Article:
shlomo riskin 88 298.
(photo credit: Ariel Jerozolimski)
A new nation, Israel, is being born, and it celebrates its birth
with a new festival and a new calendar. Our calendar has a strong lunar
factor, the monthly festival which marks the renewed moon which appears
- almost miraculously, but also consistently - from a lightless,
frightening sky. The Jewish calendar also has a strong solar element,
its first month being Nisan, the time of longer days and agricultural
renewal after a cold and lifeless winter.
The key word here is hodesh
, month, which also connotes hidush
, change, and hadash
new. It is a calendar born of hope, an optimism which arose from the
experience of cataclysmic, miraculous social changes which enabled
powerless Hebrew slaves to overwhelm mighty Egypt and emerge a free
The optimism which has characterized the Jewish people for its
4,000-year existence, the stubborn, irrational optimism which never
says die - even in the worst periods of exile, persecution, torture and
pogrom - "I shall not die, but I shall live, and declare the deeds of
the Lord" (Psalm 118:17), was born on this first Rosh Hodesh, emerged
out of the miraculous renewal of a family/nation reborn. Hence we are
enjoined to remember the exodus from Egypt every day (Deuteronomy 16:3)
to celebrate and re-experience it during our Pessah Seder celebration
each year (Ex. 13:3), and to study history with an inner vision which
sees the marvelous changes wrought by the majestic partnership between
God and Israel: "Remember the days of yore, understand the changes
[Hebrew shnot, shana, shinui
] from generation to generation; ask your father and he will tell you, your sages and they will say it to you" (Deut. 32:7).
Egypt, Greece and Rome all had the seemingly consistent sun as
their god and guide, a beacon which breeds the pessimism of "whatever
has been is what will be, and whatever has been done is what will be
done; there is nothing new [hadash] under the sun" (Ecclesiastes 1:9)
and "tomorrow and tomorrow and tomorrow creeps in this petty pace from
day to day, To the last syllable of recorded time" (Macbeth 5:5).
It was the Bible, with its account of the Egyptian change and
renewal, which gave the world the symbolism of the moon, the
possibility of light emerging from darkness, freedom from slavery,
which enabled us to dare hope for a perfected world and a time of peace
Moses was a product of this faith in change and redemption in
the midst of slavery and oppression. When we are first introduced to
him, we don't even know if he will survive the homicide decreed against
Hebrew male infants. He is anonymous, as a slave is devoid of a name.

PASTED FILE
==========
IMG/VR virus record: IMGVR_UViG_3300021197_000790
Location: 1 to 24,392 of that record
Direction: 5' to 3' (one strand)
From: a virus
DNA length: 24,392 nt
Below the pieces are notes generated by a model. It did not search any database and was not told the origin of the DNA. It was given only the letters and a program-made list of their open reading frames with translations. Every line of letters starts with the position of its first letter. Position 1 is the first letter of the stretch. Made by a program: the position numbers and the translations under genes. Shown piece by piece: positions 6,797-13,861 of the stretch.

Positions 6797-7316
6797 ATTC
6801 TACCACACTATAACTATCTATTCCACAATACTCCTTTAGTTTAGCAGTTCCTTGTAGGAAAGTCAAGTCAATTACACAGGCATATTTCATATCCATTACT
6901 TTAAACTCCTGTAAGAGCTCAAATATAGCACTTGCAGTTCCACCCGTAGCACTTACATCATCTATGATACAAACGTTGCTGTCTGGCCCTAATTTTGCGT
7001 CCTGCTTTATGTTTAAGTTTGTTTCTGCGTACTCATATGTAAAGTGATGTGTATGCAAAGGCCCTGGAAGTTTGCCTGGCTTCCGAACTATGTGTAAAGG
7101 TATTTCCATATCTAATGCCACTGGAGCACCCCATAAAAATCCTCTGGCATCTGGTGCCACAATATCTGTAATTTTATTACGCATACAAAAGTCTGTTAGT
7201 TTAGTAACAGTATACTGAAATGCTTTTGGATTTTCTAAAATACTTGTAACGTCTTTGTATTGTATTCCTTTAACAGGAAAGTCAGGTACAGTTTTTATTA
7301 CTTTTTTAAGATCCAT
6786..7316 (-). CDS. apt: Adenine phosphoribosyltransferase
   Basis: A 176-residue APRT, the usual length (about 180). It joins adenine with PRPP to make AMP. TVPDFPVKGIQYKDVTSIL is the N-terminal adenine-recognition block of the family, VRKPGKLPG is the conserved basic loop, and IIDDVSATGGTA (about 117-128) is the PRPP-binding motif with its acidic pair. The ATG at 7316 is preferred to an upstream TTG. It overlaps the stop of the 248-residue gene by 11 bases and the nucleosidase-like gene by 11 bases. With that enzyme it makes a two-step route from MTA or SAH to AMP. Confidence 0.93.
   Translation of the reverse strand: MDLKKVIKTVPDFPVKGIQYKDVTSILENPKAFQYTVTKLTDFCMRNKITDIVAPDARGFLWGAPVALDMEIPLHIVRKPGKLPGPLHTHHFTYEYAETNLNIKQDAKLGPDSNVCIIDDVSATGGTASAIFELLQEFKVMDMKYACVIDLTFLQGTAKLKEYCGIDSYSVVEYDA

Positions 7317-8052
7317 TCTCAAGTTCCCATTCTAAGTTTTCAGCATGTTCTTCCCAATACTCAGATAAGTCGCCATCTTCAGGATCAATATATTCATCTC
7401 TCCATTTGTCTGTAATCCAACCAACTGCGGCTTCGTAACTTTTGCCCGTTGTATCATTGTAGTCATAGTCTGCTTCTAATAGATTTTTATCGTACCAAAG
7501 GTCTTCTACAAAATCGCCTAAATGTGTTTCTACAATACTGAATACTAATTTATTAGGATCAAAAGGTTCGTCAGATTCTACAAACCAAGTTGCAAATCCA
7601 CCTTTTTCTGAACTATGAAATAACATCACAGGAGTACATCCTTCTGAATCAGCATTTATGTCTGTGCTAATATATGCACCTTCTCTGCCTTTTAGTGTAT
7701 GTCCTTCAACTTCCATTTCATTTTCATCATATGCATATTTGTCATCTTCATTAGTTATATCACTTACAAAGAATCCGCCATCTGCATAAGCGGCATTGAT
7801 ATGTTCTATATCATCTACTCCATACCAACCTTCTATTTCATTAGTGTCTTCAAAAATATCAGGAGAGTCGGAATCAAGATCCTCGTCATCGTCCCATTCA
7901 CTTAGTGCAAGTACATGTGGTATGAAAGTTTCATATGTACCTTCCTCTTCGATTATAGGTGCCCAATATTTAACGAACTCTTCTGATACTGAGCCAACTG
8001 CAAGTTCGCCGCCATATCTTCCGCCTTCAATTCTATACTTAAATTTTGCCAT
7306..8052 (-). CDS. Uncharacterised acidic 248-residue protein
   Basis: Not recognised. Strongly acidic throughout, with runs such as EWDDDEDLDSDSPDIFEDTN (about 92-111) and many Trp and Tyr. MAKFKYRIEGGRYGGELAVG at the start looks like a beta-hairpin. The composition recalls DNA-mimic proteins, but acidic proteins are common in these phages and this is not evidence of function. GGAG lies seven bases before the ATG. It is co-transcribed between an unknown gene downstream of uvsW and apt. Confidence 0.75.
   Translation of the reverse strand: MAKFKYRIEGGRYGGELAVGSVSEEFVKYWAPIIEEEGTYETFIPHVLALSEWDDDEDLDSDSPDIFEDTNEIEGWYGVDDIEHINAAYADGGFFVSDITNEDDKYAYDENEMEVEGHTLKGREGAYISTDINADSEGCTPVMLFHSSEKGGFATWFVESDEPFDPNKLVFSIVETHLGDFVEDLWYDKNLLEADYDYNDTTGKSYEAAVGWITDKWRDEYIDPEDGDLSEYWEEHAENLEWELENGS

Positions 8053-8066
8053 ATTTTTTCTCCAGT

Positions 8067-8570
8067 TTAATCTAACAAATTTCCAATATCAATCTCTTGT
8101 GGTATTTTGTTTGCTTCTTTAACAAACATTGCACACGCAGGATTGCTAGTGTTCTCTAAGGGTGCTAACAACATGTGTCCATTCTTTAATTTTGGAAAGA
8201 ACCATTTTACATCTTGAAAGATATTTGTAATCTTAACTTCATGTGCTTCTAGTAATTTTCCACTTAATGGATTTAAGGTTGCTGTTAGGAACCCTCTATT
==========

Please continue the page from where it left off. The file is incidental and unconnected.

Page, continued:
Likewise, he lacks a clear pedigree: "A man went from the house of Levi
and took a daughter of Levi" (Ex. 2:1). It is only four chapters later,
when his mission as "redeemer" is defined, that we are given the names
of his parents and grandparents.
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The family names are extremely significant. I know little about
Moses's parents, but I know a world about his grandparents, who
undoubtedly influenced his parents. These grandparents, in the midst of
bleak Egyptian servitude, named their son Amram, exalted nation - and
their daughter Jochebed, glory to God.
"Exalted nation," in the midst of slavery? "Glory to God" in
the midst of persecution? Apparently they had the tradition of a
"covenant between the pieces," of an emergence from poverty and
affliction, and infused their grandson with that faith. Only one who
believes in the possibility of change will struggle to bring it about.
One of the strangest rituals of our people is the "Sanctification of the Moon" (kiddush halevana
), which takes place on the Saturday evening following rosh hodesh
(the New Month festival). The congregation leaves the synagogue and
assembles beneath the renewed moon. There, they bless the God who
"renews the months," wish each other peace, and sing and dance to words
which promise ultimate Redemption - a moon which will never wane but
will shine forever with God's light of love.
Peculiar? Ridiculous? Not at all. A people that believes in a
God who is invisible, that has experienced a promised return to its
ancient homeland, must continue to dream of a world at peace though
most skeptics think it's impossible!
The writer is the founder and chancellor of Ohr Torah Stone Colleges and Graduate Programs, and chief rabbi of Efrat.
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